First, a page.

Category Archives: Astronomy

Life On Ocean Worlds

One of the great philosophical mysteries of our age is, in the words ascribed to Enrico Fermi (AKA, “the pope of physics”): “Where is Everybody?” [3]  (This is known as Fermi’s Paradox, though he didn’t originate it, nor is it really a ‘paradox’.  It’s still a Fermi-grade question, though.)

Humans have been watching the skies for millennia, and in the past century have looked ever wider and deeper into the universe, not to mention into physics and the biology. Everything we know indicates that there could very well be life and even technological civilizations everywhere in the vast universe.  But we have never seen evidence of life beyond Earth.

Where is everybody?

Coming up with answers to Fermi’s question is a great scientific parlor game.

In 2002, Stephen Webb describes 50 answers [2], and in his 2015 update he gives 75 (!) [3].  The “solutions” listed by Webb range from “they are already here”, through “they are so strange we don’t recognize that they are there”, as well as the possibility that life really is very, very rare.

Along the way, he points out many uncertainties in our estimates of how likely the development of life and “intelligent” life may be (e.g., we have only our own planet to extrapolate from), as well as unknowable hypotheses about the possible psychology or politics of putative non-human civilizations (e.g., just because we want to talk to everyone doesn’t mean anyone wants to talk to us).

There are also disturbing warnings that “civilizations” are likely to self-destruct before escaping their home planet, or, even worse, may be snuffed out in the nest by predators or catastrophes. (With this in mind, blasting our electromagnetic presence in all directions might not have been a healthy life style choice.)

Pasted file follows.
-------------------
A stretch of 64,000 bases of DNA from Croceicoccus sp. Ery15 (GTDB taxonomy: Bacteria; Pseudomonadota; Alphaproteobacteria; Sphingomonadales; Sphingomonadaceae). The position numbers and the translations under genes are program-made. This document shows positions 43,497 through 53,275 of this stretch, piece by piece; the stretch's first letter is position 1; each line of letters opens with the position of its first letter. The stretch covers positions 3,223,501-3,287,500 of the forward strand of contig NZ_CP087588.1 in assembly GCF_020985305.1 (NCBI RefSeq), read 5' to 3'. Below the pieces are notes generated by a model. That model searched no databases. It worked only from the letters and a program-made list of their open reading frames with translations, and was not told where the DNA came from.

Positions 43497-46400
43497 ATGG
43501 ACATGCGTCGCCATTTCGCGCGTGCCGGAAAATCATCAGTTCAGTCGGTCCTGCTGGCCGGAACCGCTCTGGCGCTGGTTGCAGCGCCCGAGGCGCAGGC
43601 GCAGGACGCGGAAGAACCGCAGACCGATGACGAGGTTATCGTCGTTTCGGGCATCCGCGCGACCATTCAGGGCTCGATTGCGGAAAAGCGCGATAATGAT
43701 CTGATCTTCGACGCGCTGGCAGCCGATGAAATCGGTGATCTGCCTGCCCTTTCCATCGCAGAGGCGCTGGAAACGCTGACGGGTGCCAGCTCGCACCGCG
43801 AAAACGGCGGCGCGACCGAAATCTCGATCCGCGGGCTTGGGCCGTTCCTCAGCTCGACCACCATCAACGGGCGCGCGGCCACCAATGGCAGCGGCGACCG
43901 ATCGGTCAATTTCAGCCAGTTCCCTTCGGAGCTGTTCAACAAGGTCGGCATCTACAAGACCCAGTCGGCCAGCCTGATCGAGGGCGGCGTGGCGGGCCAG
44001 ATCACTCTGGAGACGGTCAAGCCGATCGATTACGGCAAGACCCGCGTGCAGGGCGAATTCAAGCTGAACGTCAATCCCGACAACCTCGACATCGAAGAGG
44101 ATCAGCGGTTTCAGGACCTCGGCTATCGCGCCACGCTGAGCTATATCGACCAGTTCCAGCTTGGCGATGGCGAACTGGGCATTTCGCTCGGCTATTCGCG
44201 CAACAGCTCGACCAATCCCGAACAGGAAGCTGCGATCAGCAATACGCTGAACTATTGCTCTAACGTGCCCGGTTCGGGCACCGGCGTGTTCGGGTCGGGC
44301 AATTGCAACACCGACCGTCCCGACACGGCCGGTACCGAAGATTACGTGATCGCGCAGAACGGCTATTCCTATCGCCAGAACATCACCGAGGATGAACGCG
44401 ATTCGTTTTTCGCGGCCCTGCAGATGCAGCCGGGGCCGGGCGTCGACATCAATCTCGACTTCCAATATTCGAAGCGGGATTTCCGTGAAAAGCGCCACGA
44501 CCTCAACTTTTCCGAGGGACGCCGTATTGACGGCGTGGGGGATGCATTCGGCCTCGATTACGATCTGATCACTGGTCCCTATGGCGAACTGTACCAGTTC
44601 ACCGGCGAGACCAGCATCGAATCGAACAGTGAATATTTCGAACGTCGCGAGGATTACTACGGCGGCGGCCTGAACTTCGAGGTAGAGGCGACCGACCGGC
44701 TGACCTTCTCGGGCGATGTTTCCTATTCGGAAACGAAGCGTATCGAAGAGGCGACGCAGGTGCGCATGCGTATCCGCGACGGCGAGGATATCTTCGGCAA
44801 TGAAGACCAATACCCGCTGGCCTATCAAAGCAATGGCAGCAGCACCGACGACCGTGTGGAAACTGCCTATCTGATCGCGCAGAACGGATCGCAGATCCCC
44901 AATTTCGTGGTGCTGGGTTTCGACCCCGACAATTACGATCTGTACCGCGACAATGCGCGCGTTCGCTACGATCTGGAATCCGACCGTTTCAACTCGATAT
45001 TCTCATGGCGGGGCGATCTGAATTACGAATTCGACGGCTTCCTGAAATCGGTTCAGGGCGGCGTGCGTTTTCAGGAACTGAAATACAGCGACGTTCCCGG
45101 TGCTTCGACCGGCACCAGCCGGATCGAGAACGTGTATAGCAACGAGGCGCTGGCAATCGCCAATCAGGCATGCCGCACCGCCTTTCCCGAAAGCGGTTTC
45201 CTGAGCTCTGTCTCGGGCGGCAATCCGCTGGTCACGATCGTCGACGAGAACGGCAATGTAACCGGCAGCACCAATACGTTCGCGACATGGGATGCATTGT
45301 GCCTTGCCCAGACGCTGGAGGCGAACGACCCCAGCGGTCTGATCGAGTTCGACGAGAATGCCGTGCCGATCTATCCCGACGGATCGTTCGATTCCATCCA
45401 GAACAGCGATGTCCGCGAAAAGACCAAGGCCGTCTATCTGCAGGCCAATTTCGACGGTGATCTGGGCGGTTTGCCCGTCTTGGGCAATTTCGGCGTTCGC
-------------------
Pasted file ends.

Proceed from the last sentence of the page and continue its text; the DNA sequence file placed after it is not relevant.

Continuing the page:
Webb’s compendium of “solutions” is fun to read, but the game is hardly over.

At the 2017 Habitable Worlds workshop, S. Alan Stern proposes yet another solution to the Fermi Paradox: most life evolves in “interior water ocean worlds”, i.e., in oceans under thick ice covers [1].

most life, and most intelligent life in the universe inhabits interior water ocean worlds (WOWs) where their presence is cloaked by massive overlying burdens of rock or ice between their abode and the universe.

There are several such worlds in our own solar system, and at times in the past the Earth itself flirted with such conditions, covered over with a kilometer of ice.

Artist’s concept of Europa’s frozen surface. Credit: JPL-Caltech

Stern notes that these worlds appear to be highly conducive to the development of life.  The ice cap protects and stabilizes the ocean environment, providing a nest for fragile life to develop over long, evolutionary periods of time.  Thus, however likely life is to develop, ice worlds are prime candidates for successful evolution.

However, Stern also makes the interesting inference that life that evolved under a deep ice cap would have no direct view of the universe.  The protective shield overhead would also block out most evidence of other stars and planets. An emerging civilization under the ice would not know about the universe, at least until technology develops that detects (indirectly) the space above the ice.  Even then, intelligent beings might have difficulty imagining life that does not live under ice, so they might not think to look for signals from us or send signals we could detect.

Stern also argues that life adapted to an ice-covered ocean would find space travel difficult, at least compared to species adapted to the surface under a gaseous atmosphere. In addition to the technical challenge of penetrating many kilometers of rock hard ice, life-support would be necessary to support a dense, liquid environment.

He combines these arguments to answer the “Where is everybody?” question:  if much life develops in ice covered oceans, and any civilizations in such environments unlikely to know or care about the wider universe, then this explains why we haven’t heard from them.

This is an interesting idea to think about.  It is certainly useful to break out of the parochial idea that an Earthlike planet is the only or ideal locus for life or “civilization”.  In fact, we know that life on Earth has just barely survived at least five major extinction events, and an ice world might well be a safer crèche.